Asparagus used to be one of those foods that I loved to eat restaurants, but rarely made at home. For some reason I thought it was difficult to prepare, or that you needed special equipment to do so.
Eventually I learned the error of my ways, and I've been happily cooking asparagus ever since. It's one of the few green vegetables J.D. actually enjoys. He's even purchased it himself! [J.D.'s note: It's true. I don't like green vegetables. Asparagus and peas — that's about it.]
Asparagus is probably already in your grocery store this spring. Some people believe the thin spears are more tender than the thicker ones, but that isn't necessarily so. Others prefer thick to thin because the inner core is juiciest.
Whichever you prefer, before you buy make sure that the cuts ends aren't completely dried out or woody-looking. Avoid limp asparagus, or browning spears. Also, be sure the spear tips are tightly closed and firm, meaning that they were harvested young, which is when they're at their best. If you buy your asparagus a day or two before you plan to use it, store it in the fridge with the cut ends standing in an inch of water.
There are those who recommend peeling asparagus (and you can buy fancy gadgets to do just that), but I prefer to just snap off the cut end to remove the tough, fibrous bits. To do this quickly, just wash the asparagus, then pick one spear and bend the cut end until it snaps off. This may be an inch or two from the end. Then, gather up the rest of the spears and make a cut approximately where your test-spear snapped.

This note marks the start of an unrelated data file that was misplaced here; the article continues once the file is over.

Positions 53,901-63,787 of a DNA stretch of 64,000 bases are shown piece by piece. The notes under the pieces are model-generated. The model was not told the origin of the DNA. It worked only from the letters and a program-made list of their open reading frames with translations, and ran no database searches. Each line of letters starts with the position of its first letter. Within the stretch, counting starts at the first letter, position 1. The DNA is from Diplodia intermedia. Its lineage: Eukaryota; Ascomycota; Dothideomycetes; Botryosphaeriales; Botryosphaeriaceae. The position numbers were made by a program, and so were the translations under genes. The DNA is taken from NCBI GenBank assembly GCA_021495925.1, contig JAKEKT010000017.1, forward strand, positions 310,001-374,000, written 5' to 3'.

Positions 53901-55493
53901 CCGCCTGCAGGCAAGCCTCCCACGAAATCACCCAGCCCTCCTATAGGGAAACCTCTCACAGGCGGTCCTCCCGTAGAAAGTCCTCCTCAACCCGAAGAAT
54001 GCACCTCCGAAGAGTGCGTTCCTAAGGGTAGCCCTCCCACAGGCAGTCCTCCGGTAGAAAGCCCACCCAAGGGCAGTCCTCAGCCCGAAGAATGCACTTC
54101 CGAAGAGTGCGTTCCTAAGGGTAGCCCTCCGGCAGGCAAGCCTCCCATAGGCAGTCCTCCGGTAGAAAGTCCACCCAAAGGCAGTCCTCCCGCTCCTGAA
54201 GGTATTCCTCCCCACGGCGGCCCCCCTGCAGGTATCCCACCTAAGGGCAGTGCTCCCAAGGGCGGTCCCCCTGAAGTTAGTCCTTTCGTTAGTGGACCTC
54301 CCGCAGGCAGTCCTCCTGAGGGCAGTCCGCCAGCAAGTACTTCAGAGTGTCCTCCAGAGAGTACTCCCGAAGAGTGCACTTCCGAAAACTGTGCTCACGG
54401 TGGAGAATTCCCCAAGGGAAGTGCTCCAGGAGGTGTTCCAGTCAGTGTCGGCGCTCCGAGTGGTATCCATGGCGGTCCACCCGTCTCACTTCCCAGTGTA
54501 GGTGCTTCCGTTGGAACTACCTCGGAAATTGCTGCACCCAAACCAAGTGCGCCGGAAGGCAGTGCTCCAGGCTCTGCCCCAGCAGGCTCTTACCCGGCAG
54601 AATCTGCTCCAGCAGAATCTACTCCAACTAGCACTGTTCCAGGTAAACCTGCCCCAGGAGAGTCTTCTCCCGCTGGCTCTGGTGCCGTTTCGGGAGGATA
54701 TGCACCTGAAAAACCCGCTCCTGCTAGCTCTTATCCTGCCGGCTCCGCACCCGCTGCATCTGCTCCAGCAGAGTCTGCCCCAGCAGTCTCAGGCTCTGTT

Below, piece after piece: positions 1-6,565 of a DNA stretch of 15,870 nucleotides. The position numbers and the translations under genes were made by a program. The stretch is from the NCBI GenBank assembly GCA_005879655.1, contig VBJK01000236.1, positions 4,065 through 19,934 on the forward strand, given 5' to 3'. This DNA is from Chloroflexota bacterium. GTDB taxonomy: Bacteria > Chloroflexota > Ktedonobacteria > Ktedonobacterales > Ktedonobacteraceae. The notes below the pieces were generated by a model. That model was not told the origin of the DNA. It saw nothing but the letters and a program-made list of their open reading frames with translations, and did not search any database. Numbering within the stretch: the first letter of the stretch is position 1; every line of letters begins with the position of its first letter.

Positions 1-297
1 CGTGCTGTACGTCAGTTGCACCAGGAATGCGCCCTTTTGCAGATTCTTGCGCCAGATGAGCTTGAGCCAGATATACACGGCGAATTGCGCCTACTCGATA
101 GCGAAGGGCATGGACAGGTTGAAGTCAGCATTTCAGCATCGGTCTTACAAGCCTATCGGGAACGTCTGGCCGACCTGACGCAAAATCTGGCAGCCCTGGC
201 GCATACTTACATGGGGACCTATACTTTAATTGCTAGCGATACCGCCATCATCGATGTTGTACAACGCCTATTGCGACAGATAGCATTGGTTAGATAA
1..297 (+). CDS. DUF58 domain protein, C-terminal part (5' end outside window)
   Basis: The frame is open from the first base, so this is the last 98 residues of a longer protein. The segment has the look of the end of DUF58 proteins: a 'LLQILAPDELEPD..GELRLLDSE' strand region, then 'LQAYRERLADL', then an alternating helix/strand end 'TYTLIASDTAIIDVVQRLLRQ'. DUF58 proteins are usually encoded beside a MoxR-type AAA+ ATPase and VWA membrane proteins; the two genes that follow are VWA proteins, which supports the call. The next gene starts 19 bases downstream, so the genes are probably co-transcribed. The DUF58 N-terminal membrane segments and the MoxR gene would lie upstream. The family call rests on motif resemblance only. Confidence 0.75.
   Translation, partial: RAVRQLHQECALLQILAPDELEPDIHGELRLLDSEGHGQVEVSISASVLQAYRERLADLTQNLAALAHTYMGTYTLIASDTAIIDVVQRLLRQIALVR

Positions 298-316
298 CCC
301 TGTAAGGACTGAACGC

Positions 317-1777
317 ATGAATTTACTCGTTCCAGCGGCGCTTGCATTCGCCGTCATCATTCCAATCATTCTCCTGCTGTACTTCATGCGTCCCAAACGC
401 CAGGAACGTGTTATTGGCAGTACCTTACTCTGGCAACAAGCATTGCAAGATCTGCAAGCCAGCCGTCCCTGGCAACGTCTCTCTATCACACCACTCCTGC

My favorite asparagus is simple but tasty:
Preheat your oven to 450 degrees. On a baking sheet, lay the asparagus spears side-by-side, like blades of grass. Using a pastry brush, coat them lightly with olive oil. Flip them over with your fingers and coat the other side. Then give them a moderate sprinkling of sea salt or kosher salt. Bake 6-10 minutes until bright green with hints of roasted color. Actual baking time will depend on how thick the spears are. Serve and enjoy.
Depending on your taste and what you're serving them with, you might enjoy adding one of the following to your asparagus once it has cooked:
- fresh black pepper
- a squirt of lemon juice
- red chili pepper flakes
- melted butter
- toasted sesame seeds
Whatever you choose, season lightly so that the roasted asparagus is the star of the show. And remember: leftovers are good chopped in a salad or cooked inside a panini sandwich with smoked cheese and sliced black forest ham.
Asparagus photo via dboy's Flickr stream.